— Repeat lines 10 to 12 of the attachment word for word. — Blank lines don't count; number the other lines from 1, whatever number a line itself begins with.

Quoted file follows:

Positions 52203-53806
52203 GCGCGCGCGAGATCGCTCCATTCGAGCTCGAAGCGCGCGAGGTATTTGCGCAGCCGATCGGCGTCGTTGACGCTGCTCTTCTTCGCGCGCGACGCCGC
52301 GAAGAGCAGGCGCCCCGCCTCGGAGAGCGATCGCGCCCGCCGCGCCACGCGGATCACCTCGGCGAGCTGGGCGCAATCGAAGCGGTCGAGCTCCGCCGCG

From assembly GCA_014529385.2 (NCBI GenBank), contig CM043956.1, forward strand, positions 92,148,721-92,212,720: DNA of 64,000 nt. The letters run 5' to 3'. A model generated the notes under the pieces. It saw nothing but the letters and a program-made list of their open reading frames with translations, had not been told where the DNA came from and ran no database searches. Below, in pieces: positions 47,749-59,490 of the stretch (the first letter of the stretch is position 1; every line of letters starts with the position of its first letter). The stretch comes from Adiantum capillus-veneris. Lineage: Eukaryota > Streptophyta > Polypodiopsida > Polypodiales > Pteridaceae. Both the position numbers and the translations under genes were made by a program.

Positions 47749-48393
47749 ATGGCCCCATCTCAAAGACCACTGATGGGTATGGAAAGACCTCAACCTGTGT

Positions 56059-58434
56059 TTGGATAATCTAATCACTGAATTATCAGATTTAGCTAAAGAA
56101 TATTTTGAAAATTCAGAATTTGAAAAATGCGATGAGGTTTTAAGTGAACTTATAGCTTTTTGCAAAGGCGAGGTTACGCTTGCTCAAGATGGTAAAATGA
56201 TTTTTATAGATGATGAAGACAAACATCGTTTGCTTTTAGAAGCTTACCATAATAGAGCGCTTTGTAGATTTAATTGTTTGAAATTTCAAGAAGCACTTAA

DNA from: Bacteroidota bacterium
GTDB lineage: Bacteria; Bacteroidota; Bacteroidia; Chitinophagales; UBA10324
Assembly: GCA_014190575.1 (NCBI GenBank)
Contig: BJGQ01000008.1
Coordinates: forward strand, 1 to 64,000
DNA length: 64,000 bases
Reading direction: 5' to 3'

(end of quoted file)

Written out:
56201 TTTTTATAGATGATGAAGACAAACATCGTTTGCTTTTAGAAGCTTACCATAATAGAGCGCTTTGTAGATTTAATTGTTTGAAATTTCAAGAAGCACTTAA

DNA from: Bacteroidota bacterium
GTDB lineage: Bacteria; Bacteroidota; Bacteroidia; Chitinophagales; UBA10324